In a survey of 1,000 smartphone users, conducted by analyst Colin Sebastian of R.W. Baird, the Amazon Fire smartphone fared rather poorly. According to UberGizmo, iOS was at the forefront with 43.8%, followed by Android at 32.6%, then Blackberry (6.8%), Microsoft’s Windows Phone (5.3%), and finally Amazon Fire Phone with a mere five per cent.
Mark Mason, CEO of Mubaloo, mobile consultants and app developers for the enterprise market, said he understands why the Fire ranked so low in the survey. “The Fire phone came out at a much higher price than many expected it to. One of the reasons the Kindle and Kindle Fire HD sold well is that they were priced significantly lower than any other device of their kind,” he said. “Amazon was making a loss on the devices with the initial up front cost. They were able to make their money by people buying content through the devices, for the devices.”
Mason explained that phones are very different to tablets and eBook readers though, because phone users want to have access to the latest and greatest apps; something that the Amazon Appstore is lacking.
“The Fire phone is without doubt the easiest way to buy products from Amazon, but users can just as easily buy products via the Amazon website, or Amazon apps via Windows Phone, Android or iOS,” he said.
Mason added that the Fire phone also relies on gimmicks as an initial way to impress users, but unlike Apple they do not have physical stores where people can go to experience the phone. “If you also look at the reviews of the phone, many journalists admit that, whilst there are some nice features, the device isn’t enough to get people to switch away from the more established platforms,” he said.
Cathal McGloin, CEO of mobile app platform provider, FeedHenry, agreed, adding that “early indicators are that there’s more work to be done to excite consumers.” He said that there are many possibilities with Firefly, the Fire’s object recognition/shopping feature, but also some serious limitations. “A major limitation for business users is the lack of support for hybrid apps or iOS. Just betting on native Android will not cut it for most enterprises, which need the flexibility to develop for multiple devices,” he said.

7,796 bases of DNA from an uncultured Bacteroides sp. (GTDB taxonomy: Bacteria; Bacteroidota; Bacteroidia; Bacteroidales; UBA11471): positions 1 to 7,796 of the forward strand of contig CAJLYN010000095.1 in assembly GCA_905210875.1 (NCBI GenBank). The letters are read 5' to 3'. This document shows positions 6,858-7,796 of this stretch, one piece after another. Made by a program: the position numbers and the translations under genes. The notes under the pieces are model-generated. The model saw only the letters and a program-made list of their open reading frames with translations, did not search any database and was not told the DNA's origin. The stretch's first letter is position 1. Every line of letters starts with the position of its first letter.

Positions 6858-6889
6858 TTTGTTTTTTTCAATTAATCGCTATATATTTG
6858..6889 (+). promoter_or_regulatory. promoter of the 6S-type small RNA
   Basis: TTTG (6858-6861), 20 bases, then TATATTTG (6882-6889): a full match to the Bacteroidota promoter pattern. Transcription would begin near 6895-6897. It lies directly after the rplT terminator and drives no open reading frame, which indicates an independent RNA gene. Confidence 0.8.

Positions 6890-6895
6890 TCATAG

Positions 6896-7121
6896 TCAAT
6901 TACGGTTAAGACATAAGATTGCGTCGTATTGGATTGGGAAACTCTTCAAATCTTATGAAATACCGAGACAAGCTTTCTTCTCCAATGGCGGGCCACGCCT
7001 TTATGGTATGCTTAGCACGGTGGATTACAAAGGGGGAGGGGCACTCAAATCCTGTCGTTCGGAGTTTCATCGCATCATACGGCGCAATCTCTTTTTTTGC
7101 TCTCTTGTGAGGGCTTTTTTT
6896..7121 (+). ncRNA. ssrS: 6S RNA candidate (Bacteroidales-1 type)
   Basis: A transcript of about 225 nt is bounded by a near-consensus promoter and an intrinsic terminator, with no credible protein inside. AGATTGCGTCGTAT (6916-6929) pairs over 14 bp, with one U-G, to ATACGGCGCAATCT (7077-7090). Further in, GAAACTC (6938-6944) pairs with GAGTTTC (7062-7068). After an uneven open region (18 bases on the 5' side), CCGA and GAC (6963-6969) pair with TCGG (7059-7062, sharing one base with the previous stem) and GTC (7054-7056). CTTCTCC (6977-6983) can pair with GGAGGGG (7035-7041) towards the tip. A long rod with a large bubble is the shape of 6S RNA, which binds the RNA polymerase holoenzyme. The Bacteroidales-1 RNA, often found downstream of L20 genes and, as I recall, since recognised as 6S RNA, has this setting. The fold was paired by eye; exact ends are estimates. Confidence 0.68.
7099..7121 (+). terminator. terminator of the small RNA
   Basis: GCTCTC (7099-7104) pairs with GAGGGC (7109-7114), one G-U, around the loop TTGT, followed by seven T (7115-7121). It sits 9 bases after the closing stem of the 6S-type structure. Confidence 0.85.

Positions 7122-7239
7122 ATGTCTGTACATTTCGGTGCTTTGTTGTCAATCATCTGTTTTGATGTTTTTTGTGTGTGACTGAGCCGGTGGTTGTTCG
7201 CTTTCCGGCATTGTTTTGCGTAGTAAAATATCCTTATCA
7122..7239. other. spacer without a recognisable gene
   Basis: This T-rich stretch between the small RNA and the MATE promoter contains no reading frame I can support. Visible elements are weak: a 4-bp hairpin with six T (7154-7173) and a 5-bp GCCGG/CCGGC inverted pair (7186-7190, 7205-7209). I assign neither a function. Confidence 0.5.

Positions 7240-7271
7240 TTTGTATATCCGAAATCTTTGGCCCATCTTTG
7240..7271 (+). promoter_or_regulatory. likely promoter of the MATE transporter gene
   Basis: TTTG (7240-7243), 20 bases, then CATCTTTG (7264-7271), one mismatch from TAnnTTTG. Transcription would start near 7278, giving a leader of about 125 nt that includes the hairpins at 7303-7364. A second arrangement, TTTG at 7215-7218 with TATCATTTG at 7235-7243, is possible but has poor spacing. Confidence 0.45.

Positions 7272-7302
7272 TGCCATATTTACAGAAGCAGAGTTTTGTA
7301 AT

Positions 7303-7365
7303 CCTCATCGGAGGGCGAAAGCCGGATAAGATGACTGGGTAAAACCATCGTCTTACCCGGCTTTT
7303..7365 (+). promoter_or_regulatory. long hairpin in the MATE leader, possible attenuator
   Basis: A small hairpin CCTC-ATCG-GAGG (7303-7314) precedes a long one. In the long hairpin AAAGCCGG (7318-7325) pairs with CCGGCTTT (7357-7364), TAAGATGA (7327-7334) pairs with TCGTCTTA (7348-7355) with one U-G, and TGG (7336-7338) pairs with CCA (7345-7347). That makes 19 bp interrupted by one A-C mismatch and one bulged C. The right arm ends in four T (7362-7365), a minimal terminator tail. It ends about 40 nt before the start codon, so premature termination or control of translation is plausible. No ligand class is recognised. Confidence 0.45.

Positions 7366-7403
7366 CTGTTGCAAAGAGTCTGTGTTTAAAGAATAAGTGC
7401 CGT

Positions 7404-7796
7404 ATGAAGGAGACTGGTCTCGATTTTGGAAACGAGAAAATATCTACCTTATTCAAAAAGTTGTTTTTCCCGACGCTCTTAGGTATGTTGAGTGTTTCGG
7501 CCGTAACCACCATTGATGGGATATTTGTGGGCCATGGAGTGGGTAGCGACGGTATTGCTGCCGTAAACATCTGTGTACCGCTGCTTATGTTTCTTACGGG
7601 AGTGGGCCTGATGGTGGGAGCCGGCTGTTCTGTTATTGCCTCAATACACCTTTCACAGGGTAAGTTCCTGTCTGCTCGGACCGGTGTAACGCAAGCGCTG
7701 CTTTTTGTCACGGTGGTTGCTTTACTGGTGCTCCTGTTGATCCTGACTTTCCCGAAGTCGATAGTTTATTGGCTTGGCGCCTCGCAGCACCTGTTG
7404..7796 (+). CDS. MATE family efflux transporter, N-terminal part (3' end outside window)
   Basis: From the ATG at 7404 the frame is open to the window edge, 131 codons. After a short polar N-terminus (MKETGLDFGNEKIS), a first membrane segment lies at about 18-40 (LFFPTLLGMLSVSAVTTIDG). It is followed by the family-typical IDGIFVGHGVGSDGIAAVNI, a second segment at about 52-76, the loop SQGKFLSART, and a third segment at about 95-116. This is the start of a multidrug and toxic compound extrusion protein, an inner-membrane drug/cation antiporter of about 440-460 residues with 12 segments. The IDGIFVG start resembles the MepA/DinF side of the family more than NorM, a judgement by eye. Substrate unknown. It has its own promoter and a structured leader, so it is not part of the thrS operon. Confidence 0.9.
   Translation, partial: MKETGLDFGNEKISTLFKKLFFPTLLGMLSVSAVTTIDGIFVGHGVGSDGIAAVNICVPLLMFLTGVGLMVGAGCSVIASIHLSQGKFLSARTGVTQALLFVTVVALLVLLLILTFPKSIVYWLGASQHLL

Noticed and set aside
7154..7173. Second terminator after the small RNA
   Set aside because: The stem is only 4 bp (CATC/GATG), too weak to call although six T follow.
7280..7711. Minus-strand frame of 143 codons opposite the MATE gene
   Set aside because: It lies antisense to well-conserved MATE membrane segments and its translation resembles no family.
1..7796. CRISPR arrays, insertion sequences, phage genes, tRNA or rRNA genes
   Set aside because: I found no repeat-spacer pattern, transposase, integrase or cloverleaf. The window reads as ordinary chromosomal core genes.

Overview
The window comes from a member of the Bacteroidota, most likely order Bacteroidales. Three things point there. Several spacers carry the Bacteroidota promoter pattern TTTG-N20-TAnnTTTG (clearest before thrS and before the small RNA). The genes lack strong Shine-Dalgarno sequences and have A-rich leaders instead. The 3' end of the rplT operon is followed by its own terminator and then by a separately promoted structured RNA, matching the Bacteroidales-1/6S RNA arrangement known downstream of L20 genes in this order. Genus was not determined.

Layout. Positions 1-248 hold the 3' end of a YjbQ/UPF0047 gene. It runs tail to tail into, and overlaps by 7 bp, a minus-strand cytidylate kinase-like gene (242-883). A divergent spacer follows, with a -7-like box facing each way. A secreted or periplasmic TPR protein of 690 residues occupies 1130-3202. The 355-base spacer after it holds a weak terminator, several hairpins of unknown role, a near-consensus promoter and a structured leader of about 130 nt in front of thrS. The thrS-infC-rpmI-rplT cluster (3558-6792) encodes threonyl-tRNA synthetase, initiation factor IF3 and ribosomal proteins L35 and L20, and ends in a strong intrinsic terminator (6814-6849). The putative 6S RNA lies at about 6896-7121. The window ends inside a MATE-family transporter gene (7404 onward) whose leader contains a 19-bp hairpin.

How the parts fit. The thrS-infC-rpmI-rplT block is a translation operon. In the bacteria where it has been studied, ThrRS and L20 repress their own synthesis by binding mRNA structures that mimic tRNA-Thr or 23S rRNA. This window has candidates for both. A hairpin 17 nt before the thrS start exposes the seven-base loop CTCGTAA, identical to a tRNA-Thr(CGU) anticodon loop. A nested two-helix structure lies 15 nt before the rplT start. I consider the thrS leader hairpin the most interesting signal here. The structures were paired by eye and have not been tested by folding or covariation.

McGloin went on to say that the core limitation is that the object recognition part has to be done by Amazon and cannot be extended. “What you can do is write plugins which are triggered when certain objects are recognised and then run business logic to retrieve additional information.,” he said. “Let’s see how the app developer community reacts and whether app toolkits will be developed for Amazon Fire that extend the support for it, only then is the Fire likely to find its way into the enterprise through BYOD programmes.”
Mason agreed, saying: “One of the most pressing points is attracting developers to create apps for the Fire phone. Developers go where the money, and the users are.”
Another issue for the Fire is pricing. “The Fire phone is playing in the premium market at a time when there are cheaper, good alternatives available on Android and Windows Phone,” he noted. “Apple dominates the premium smartphone market, so coming in with a product and operating system that can’t match what Apple has created since 2007 is an uphill battle.”
While the Fire is an interesting offering with some good features, it seems not to have captured the imagination of users who are opting for the more established Apple and Android options, for the most part.